Q: What are the most surprising things you’ve discovered since using Apollo?
A: One reason I love my Apollo wearable is because it’s something positive I can do to improve my health that isn’t consuming something or doing something active. Since beginning my career ghostwriting nutrition books, I’ve become increasingly conscious of what I eat, but there are only so many things I can consume in a day! All the supplements get to be overwhelmingly pretty fast (not to mention, pricey to replenish month after month). I like that I’m strapping on my Apollo wearable, and I don’t have to make another elixir or smoothie or meal to get the benefits. In addition, as I’ve mentioned, staying active is huge for me, but again, there is only so much movement you can fit into a day with a full-time job! Finally, my Apollo wearable isn’t adding another workout regime to my schedule and I benefit from it just by using it consistently day and night.
When I started using the Apollo wearable, I wanted to keep improving my sleep, but I’ve been surprised by how much the other modes have helped me, too. I particularly like Social and Open. It helps me feel more at ease in creative brainstorm sessions or going out with friends or on a date. Clear and Focused is also a game-changer for writing copy. I don’t need to drink an espresso to get in the zone!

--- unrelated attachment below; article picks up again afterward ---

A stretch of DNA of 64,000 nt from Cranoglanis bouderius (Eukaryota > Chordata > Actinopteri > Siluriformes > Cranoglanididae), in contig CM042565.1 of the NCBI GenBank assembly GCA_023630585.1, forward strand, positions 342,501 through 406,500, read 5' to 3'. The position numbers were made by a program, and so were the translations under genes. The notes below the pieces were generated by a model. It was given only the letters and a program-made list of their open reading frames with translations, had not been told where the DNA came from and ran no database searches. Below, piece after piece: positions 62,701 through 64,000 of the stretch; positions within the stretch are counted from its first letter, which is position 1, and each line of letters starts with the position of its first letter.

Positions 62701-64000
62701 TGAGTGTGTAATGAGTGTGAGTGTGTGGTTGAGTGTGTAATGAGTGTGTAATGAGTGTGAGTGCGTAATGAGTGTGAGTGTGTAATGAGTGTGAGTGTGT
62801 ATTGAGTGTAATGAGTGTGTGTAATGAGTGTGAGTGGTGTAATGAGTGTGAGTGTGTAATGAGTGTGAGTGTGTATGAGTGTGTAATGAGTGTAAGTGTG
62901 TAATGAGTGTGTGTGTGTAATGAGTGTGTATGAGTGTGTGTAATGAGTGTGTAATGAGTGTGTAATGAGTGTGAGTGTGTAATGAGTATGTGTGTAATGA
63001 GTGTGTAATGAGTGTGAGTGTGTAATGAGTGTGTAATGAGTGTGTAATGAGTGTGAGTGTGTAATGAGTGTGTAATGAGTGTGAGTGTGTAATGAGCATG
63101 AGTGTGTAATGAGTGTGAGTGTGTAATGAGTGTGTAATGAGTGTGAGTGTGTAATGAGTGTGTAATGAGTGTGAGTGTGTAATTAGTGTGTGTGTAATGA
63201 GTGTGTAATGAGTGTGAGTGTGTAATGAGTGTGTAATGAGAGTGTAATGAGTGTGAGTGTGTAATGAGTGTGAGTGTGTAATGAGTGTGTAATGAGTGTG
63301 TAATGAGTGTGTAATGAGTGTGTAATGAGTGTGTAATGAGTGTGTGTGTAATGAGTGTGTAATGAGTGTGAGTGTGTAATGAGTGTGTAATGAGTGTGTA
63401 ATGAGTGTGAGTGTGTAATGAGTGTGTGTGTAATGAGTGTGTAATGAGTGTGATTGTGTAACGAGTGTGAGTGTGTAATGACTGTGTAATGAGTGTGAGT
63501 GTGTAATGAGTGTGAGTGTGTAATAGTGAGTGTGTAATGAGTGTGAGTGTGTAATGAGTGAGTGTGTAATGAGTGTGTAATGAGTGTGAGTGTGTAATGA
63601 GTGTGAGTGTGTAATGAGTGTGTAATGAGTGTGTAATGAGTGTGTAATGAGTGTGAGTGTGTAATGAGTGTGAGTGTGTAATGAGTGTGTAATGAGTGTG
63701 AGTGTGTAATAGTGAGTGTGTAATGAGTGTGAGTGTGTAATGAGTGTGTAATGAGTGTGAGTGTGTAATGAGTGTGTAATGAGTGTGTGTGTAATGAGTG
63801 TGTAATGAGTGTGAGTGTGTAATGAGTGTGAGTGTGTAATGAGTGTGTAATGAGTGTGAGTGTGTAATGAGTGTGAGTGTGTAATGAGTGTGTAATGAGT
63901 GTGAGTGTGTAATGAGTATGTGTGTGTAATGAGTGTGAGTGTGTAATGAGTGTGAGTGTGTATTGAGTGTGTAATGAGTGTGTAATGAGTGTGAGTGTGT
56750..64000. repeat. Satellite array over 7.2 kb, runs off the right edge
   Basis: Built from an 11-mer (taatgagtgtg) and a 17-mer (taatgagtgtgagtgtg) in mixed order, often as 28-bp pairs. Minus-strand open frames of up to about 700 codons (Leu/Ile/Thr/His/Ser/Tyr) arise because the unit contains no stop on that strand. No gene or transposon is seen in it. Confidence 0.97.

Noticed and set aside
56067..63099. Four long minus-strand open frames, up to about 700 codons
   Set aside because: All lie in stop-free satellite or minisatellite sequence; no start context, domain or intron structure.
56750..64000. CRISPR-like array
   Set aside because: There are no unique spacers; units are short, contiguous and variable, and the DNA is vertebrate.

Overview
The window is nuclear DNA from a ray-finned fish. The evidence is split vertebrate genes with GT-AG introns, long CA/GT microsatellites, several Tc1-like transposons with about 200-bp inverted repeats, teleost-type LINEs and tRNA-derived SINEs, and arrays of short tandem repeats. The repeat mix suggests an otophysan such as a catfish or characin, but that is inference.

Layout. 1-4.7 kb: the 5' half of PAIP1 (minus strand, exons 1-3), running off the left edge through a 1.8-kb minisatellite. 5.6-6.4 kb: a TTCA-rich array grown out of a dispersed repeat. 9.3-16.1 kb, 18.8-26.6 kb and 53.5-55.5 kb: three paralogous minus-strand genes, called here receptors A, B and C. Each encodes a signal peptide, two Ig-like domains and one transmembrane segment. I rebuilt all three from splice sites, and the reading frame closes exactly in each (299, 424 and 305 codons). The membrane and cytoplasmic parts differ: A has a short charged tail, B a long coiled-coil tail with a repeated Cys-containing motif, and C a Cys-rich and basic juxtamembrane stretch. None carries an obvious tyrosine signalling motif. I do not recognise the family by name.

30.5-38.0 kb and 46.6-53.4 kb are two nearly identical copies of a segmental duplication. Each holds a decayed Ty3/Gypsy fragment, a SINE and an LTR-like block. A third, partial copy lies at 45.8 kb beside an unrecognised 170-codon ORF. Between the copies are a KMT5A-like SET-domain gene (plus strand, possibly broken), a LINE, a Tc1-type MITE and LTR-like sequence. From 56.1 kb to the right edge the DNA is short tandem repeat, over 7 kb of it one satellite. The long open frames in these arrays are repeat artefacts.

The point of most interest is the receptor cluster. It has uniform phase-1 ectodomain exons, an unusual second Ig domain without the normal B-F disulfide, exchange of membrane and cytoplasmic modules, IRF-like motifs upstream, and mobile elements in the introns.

Q: What are your future health goals?
A: Right now, I’m focused on continuing to get stronger physically and build my confidence so I can participate in the activities I love again without fear of getting reinjured. This includes doing inversions in yoga again, playing volleyball, and skiing. Playing volleyball and skiing in particular are very social for me, so I’m looking forward to being able to participate in them again so I can spend time with friends and family doing those healthy activities, versus, say, just going out to eat.
As for my mental and emotional health, I’m constantly working on accepting and loving my body as it is right now. My body is so resilient, and I’m grateful for it even when it’s not at 100%. The Apollo wearable has played into this a lot as when I wear it, I know I’m improving my resilience to stress. Going through two spine surgeries was the hardest challenge I’ve faced yet, but I know more challenges in my life will arise. It’s important to prepare ourselves as best we can so we’re equipped when the going gets tough.